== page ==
Reactions have trailed President Muhammadu Buhari’s decision to make June 12 the new democracy day in Nigeria and award of post humus honour of GCFR on late Chief MKO Abiola, acclaimed winner of June 12 1993 election.
Former Executive Secretary of the National Union of Petroleum and Natural Gas Workers (NUPENG) and campaigner of the June 12 Movement, Chief Frank Ovie Kokori, has described the formalization of the date as the National Democracy Day as the triumph of truth over injustice.
A chieftain of the All Progressives Congress (APC), Chief Kokori said the news of the proclamation by President Muhammadu Buhari and the posthumous honours conferred of the icon of the struggle, the late Chief Moshood Abiola, made him the happiest living man.
“I am the happiest man in this country today because I now realize that the struggle we made, especially my union; NUPENG and PENGASSAN, was not in vain and most of us who suffered terrible deprivation at that time. I am happy to be alive this day.
They even said it is above October 1 because that was the day that we really fought for freedom and I have always said it everywhere. I am one of the happiest people on earth today and I appreciate this government because it took this government to come to realize the importance of that day.
Former presidential aide, Reno Omokri, questioned President Muhammadu Buhari’s declaration of June 12 as the official day for the celebration of Democracy Day in Nigeria.
Describing the declaration as a joke, Omokiri said it is unbelievable that the President [Buhari] only considered late MKO Abiola for a national title after publicly praising his jailer, late Head of State, Gen Sani Abacha.
“In desperation for the South West vote, he has declared June 12, Democracy Day and given MKO Abiola a post humous GCFR. What hypocrisy! This was a man who served Abacha while Abacha jailed Abiola. This was a man who praised Abacha, Abiola’s jailer!”
On his part, former Chief Justice of Nigeria, Alfa Belgore blasted President Muhammadu Buhari’s award of the country’s highest national honour to late Moshood Abiola insisting that all national honours cannot be awarded posthumously.
Belgore, CJN from 2006-2007, said the national honours cannot be awarded posthumously, much less the GCFR, which is the highest honour in the land.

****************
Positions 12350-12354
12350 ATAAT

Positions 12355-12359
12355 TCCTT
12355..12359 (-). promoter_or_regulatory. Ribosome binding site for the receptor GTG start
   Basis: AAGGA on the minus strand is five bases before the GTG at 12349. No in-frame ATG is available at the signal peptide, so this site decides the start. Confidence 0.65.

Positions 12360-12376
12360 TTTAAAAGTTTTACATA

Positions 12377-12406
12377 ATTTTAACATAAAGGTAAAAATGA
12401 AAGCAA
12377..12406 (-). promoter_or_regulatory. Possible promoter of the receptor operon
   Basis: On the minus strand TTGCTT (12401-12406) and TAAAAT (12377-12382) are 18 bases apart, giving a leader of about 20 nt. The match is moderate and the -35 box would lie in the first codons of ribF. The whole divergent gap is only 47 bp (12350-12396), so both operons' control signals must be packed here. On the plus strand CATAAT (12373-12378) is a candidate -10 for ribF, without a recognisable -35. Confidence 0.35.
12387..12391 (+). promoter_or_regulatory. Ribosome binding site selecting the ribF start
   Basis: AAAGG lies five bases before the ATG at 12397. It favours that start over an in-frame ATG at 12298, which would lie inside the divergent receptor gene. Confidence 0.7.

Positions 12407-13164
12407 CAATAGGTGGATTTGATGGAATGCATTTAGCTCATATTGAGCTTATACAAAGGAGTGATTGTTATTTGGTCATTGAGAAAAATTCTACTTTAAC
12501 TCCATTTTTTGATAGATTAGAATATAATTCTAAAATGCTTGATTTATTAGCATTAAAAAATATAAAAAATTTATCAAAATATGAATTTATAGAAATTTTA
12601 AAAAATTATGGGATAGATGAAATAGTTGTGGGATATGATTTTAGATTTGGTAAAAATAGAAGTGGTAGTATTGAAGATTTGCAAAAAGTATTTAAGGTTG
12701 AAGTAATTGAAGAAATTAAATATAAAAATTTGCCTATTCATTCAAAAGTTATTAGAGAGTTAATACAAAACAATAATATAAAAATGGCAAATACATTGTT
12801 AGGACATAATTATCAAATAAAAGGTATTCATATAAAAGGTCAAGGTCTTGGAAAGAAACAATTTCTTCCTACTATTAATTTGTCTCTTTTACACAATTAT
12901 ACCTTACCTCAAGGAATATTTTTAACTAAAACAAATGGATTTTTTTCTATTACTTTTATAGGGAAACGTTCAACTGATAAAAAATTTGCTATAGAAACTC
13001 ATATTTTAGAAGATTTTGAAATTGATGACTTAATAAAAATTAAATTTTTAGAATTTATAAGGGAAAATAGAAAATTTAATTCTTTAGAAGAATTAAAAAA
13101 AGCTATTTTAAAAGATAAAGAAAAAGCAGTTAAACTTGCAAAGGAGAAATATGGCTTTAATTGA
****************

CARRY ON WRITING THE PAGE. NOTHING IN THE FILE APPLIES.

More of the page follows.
“It is not done,” Belgore said in a interview with Premium Times. “It is for people living.
“The only thing they could do is to name a place after him, but national honours award, no,” he added.
Belgore, chairman of the 2016 national honours committee, also said he “was not consulted” by the Buhari administration before the decision was taken.
Belgore said under the 1963 National Honours Act, only soldiers or other servicemen could be awarded posthumous medals for their bravery.
The president also declared that Democracy Day would be celebrated on June 12 to further honour the memory of Abiola
The Peoples Democratic Party, however, said the national honour to be conferred on Abiola by Buhari smacked of hypocrisy and political desperation ahead of the 2019 presidential election.
PDP said that President Buhari’s action merely sought to use the name and person of Abiola to gain a political capital and was not out of genuine reverence and recognition for him.
In a statement issued in Abuja on Wednesday and signed by its National Publicity Secretary, Mr. Kola Ologbondiyan, the party recalled that President Buhari, who was serving in the military administration of General Sani Abacha during the travails of Abiola, did not associate either by words or actions with the late winner of June 12 election.
Ologbondiyan further stated that history did not record President Buhari as sympathetic to the Abiola’s family when his wife, Kudirat, was gruesomely murdered by the agents of a government which President Buhari served.
He said, “It is, therefore, a sign of political desperation for President Buhari to seek to use Chief Abiola’s name as a tool to sway Nigerians in less than 12 months to an election where he (President Buhari) is seeking a second term.
“It is also shocking that the respectable grave of Abiola can be dishonoured by granting a posthumous award on him along with someone who denounced the June 12 mandate and preferred the company of his (Abiola’s) traducers.
“Even those who now masquerade as change agents were opposed to the naming of the University of Lagos after Chief Abiola.
“If President Buhari genuinely wants to honour Chief Abiola, he should do so by ending all anti-democratic proclivities of his administration and allow for the rule of law and respect for our constitution.”
“The PDP, therefore, urges President Buhari to shed his desperate actions in his quest to win the 2019 presidential election as Nigerians can no longer be deceived by such antics.”
Also speaking, former Kaduna State governor, Balarabe Musa said, “The decision is commendable and proper. I hope Nigerians will learn from it.
“June 12 was a watershed. We were united as a country to end the military rule. We shunned our differences to vote for Abiola. The election was peaceful.
“Buhari has the courage to do the right thing, which some thought was difficult. June 12 is the proper “Democracy Day” in Nigeria when people put their differences away.
“MKO Abiola sacrificed himself for the country. The chairman of the electoral commission at that time admitted that Abiola actually won the election.
“Therefore, I support the president on this. It is commendable because June 12 was a watershed.”